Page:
President-elect Donald Trump’s talk of direct U.S.-Russian military coordination in the war against the Islamic State in Syria is already drawing criticism on Capitol Hill and has Pentagon and State Department officials scrambling over how to implement the sharp shift in policy in the months ahead.
As a candidate, Mr. Trump — who spoke by phone with Russian President Vladimir Putin on Monday night — repeatedly criticized the Obama administration for failing to coordinate better with Russia in the fight against the Islamic State, saying Moscow and Washington had a common goal in destroying the jihadi movement.
Career military officials and diplomats say they will implement whatever policy the coming administration orders, but sources behind the scenes say the most immediate collaboration with Moscow is likely to center on reviving a stalled Obama administration plan that calls for joint U.S.-Russian airstrikes in Syria.
“We were ready to go, and we can be ready to go again,” one U.S. defense official told The Washington Times, speaking on the condition of anonymity hours before the Kremlin announced that Mr. Trump and Mr. Putin had discussed ways to work together on the Syria crisis.
A State Department official said on background that the Obama plan, which in September called for the creation of a Geneva-based Joint Integration Center staffed by Russian and U.S. military officials, likely would be presented to the incoming administration. But the official stressed that no one knows whether Mr. Trump and his yet-to-be named national security team will embrace the plan.
“It’s all speculation at this point,” said the official, adding that it was unclear “whether they’re going to keep the strategy as it is, tweak it, revise it or do away with it completely.”
Such questions have been fed this week by the mixed signals Mr. Trump and his small circle of advisers have sent over key national security and diplomatic appointments. While former New York Mayor Rudolph W. Giuliani has emerged as the front-runner for secretary of state, it is unclear whether he will get the nod.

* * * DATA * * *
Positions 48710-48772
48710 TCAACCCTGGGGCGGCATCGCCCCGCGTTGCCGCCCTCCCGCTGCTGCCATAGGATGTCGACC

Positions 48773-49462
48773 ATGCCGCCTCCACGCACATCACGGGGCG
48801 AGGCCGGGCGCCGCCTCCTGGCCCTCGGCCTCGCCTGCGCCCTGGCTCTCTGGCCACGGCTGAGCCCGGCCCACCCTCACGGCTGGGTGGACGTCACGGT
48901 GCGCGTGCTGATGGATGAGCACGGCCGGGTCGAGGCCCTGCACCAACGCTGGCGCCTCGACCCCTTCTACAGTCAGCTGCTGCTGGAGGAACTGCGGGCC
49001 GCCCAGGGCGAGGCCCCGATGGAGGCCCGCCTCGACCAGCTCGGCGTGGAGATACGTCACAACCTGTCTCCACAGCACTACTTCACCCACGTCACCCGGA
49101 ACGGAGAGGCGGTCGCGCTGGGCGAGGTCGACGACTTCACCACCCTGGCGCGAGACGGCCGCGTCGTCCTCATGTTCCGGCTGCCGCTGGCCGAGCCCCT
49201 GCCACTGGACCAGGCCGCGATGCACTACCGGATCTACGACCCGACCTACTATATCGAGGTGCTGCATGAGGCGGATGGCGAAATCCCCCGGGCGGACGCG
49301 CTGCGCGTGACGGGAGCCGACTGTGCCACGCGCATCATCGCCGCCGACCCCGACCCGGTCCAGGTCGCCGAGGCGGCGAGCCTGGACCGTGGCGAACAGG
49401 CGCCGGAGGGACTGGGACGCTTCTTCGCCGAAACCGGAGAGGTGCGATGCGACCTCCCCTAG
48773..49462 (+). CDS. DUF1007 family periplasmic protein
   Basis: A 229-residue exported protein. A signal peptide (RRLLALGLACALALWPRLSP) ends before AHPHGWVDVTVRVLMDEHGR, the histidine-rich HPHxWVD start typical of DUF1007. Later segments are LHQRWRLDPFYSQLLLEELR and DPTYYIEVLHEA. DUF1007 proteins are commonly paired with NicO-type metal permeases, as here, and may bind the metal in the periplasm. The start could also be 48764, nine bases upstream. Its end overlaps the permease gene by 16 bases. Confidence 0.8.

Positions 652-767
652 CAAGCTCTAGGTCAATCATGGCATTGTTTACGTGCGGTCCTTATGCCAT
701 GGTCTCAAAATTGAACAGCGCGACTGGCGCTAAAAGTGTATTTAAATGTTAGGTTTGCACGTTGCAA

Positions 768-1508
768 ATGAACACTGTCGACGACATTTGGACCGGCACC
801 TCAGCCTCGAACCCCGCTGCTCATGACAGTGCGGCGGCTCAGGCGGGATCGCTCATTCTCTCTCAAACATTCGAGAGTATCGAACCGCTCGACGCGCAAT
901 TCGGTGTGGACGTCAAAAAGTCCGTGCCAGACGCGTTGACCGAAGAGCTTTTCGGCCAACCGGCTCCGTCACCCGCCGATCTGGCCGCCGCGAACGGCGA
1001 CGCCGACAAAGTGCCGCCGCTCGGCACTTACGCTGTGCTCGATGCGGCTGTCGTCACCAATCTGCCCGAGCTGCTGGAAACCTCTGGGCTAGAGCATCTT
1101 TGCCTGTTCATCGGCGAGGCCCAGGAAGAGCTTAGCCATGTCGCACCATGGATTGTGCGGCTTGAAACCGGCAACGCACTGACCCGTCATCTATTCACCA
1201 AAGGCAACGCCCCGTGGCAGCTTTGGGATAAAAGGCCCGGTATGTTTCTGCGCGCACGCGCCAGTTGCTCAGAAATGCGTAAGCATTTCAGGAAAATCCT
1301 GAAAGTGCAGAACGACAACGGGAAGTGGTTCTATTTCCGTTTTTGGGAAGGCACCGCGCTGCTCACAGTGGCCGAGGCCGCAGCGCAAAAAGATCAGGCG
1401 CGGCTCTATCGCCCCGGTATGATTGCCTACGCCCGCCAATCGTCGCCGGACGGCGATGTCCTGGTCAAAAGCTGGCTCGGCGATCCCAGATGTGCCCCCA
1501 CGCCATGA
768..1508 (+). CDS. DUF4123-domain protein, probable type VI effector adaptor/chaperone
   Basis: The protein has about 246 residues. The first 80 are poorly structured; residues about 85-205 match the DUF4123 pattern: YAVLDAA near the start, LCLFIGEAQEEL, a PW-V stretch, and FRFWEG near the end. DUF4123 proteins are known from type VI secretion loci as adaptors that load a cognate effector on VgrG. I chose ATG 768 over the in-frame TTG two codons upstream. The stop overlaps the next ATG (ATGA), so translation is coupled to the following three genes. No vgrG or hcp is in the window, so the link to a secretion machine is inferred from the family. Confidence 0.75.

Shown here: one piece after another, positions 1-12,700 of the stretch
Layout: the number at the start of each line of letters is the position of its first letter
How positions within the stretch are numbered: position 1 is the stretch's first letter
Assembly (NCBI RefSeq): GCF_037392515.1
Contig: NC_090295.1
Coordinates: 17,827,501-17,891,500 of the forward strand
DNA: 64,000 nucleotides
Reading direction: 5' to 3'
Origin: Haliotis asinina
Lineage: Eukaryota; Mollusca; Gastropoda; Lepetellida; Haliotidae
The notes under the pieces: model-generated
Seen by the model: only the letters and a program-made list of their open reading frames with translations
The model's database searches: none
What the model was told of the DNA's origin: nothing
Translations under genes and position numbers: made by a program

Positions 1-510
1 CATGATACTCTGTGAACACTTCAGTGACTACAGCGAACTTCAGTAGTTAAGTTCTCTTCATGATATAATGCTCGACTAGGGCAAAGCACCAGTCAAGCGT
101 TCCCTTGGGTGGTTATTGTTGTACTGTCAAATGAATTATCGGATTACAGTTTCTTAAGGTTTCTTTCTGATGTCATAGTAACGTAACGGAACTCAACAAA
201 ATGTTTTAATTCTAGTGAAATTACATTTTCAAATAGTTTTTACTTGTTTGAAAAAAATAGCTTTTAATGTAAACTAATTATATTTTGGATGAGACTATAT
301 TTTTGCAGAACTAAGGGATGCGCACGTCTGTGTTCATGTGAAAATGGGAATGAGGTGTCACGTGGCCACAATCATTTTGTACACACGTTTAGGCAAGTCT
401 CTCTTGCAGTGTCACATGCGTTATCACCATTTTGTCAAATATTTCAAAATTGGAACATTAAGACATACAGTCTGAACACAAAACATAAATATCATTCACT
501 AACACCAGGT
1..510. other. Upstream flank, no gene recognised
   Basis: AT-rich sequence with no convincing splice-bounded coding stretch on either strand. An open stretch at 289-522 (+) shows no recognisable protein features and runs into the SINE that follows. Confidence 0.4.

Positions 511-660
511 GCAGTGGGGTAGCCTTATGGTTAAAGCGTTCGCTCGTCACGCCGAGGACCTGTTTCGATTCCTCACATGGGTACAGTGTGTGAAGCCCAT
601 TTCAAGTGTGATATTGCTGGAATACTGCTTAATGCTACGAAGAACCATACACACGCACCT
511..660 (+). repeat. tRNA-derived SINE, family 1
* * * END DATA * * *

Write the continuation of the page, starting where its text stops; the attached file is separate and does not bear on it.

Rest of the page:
Mr. Trump’s thinking on the secretary of defense and CIA director are even more cloudy. That reality was hammered home Tuesday when former Rep. Mike Rogers of Michigan, who served as chairman of the House Permanent Select Committee on Intelligence, abruptly quit the Trump transition team.
Retired Lt. Gen. Michael T. Flynn, the outspoken former Defense Intelligence Agency director who is reportedly in the running for a top national security job, is known to have advised Mr. Trump to push for a new era of U.S.-Russian military cooperation.
Mr. Trump said on repeated occasions during the campaign that he would push to rework the overall U.S.-Russian relationship, and the Kremlin said Monday that he and Mr. Putin had discussed Syria and agreed that they shared a common view on “uniting efforts in the fight with the common enemy No. 1 — international terrorism and extremism.”
But the question of who and what constitutes a terrorist in Syria’s 5-year-old civil war has long been a sticking point between Moscow and the Obama administration. While the Russians claim to be helping longtime ally Syrian President Bashar Assad fight terrorists, U.S. intelligence officials say Russian air power has been deployed mainly to bolster the Assad regime’s ability to crush any and all anti-government rebel forces — including those backed by Washington.
U.S. warplanes, meanwhile, have focused on taking out targets tied to the Islamic State, the capital of whose self-styled caliphate is based in the Syrian city of Raqqa.
Pushback on the Hill
Mr. Trump’s effort to overhaul U.S. policy toward Russia is proving controversial on Capitol Hill, including with a key member of his own party.